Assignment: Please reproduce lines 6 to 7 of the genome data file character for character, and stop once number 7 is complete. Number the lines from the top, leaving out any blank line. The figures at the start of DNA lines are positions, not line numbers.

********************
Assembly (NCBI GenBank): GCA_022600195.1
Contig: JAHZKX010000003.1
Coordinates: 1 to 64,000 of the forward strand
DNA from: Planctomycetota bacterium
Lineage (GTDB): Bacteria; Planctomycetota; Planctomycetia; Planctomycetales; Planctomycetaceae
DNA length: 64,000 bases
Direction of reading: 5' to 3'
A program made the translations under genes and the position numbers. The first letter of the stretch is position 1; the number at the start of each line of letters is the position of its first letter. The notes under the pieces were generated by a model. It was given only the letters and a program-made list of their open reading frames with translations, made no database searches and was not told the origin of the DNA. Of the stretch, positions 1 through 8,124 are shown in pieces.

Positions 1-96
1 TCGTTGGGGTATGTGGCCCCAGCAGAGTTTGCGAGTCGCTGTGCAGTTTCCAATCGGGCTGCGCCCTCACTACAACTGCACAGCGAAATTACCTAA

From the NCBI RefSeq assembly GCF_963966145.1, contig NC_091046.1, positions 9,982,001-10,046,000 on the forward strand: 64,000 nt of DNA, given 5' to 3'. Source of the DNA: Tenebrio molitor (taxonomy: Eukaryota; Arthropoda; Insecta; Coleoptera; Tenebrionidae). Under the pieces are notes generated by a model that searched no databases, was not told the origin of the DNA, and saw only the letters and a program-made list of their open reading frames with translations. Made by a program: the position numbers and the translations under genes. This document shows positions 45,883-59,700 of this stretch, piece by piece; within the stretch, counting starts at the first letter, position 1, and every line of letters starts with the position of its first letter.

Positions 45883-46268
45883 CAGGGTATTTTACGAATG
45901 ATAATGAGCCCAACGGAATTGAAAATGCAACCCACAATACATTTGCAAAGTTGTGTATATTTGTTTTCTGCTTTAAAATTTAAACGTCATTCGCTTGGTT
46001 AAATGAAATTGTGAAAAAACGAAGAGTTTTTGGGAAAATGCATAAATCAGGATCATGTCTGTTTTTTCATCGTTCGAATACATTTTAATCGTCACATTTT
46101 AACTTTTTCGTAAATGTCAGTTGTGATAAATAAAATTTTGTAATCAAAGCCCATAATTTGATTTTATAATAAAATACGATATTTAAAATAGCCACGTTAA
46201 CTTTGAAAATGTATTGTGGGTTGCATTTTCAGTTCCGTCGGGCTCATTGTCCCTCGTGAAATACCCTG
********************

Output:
DNA length: 64,000 bases
Direction of reading: 5' to 3'